When Jesus told his disciples that he was going to prepare a place for them, Thomas argued that they didn’t know where he was going, so how could they get there? Jesus told him, “I am the way, and the truth, and the life. No one comes to the Father except through me” (John 14:5-6) and then, Jesus went on to tell Philip, “Whoever has seen me has seen the Father. How can you say, ‘Show us the Father’? Do you not believe that I am in the Father and the Father is in me? The words that I say to you I do not speak on my own authority, but the Father who dwells in me does his works” (John 14:9-10). The Greek word that is translated dwells, meno (menˊ-o) speaks “of place, i.e. of a person dwelling or lodging in a place, with the meaning of staying in one place” and “of relation in which one person or thing stands with another, chiefly in John’s writings; thus to remain in or with someone, i.e. to be and remain united with him, one with him in heart, mind, and will (John 6:56; 14:10; 15:4-7; 1 John 2:6; 3:24; 4:15, 16)” (G3306). Jesus’ reference to his Father dwelling in him was meant to convey a spiritual union that takes precedence over physical limitations.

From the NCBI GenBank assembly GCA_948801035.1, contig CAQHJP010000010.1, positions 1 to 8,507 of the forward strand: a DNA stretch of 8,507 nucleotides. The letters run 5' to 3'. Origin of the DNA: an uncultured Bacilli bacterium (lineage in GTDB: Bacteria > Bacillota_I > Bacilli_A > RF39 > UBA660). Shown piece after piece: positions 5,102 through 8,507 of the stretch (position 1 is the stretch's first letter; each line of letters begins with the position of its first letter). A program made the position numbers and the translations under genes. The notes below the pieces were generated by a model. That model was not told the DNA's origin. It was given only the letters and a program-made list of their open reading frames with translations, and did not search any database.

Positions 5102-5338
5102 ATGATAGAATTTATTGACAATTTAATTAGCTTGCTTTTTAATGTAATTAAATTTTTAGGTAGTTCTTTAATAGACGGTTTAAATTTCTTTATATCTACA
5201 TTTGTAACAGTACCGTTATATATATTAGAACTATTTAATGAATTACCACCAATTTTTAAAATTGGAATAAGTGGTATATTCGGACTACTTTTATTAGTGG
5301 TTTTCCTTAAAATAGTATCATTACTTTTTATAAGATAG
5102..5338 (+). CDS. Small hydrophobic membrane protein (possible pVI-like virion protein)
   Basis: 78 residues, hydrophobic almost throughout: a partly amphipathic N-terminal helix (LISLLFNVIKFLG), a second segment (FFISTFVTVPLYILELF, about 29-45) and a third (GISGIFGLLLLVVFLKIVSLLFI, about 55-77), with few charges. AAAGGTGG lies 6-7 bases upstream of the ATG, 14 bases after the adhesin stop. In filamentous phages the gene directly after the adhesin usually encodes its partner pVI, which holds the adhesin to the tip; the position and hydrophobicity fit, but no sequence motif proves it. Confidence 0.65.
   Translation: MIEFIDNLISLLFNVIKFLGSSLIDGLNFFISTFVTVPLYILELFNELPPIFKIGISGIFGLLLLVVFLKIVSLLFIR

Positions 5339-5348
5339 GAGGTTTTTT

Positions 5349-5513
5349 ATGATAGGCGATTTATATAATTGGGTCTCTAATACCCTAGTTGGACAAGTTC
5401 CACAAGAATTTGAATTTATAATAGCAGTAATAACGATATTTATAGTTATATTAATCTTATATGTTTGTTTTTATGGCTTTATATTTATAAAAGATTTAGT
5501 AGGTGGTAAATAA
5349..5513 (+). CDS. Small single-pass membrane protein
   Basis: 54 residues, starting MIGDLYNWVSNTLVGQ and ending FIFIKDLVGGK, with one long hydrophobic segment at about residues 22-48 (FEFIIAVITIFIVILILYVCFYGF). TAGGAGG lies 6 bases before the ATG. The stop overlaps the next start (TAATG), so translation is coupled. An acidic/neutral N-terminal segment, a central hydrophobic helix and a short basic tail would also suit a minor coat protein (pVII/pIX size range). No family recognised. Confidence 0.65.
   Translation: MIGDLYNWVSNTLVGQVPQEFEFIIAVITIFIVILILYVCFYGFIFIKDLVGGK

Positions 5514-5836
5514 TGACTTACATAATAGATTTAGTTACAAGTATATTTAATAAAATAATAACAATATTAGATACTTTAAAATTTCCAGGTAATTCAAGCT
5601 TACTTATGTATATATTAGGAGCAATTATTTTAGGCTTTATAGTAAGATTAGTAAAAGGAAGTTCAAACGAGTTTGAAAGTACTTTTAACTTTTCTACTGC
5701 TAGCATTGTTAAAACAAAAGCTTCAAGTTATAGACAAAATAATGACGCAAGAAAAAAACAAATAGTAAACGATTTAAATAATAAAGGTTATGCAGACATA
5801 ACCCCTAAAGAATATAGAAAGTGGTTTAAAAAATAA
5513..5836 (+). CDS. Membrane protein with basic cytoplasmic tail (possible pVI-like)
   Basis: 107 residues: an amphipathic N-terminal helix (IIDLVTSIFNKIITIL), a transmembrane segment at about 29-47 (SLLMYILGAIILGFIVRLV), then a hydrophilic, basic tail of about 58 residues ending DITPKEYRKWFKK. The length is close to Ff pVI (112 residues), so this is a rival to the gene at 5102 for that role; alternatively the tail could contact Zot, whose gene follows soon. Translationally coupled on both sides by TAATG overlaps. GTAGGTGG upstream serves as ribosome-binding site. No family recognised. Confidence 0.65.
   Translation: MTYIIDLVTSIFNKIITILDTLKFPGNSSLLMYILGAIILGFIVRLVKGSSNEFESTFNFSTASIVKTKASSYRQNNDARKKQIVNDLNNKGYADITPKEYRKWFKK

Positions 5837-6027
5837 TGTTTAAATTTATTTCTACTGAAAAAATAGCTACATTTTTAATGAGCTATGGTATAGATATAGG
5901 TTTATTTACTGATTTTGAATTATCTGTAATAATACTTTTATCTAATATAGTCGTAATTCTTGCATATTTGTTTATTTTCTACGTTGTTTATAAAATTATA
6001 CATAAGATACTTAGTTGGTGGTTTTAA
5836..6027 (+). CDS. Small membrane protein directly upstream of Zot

Jesus continued his explanation of how we will reach our spiritual destination by talking about the indwelling of the Holy Spirit. Jesus said:

“If you love me, you will keep my commandments. And I will ask the Father, and he will give you another Helper, to be with you forever, even the Spirit of truth, whom the world cannot receive, because it neither sees him nor knows him. You know him, for he dwells with you and will be in you.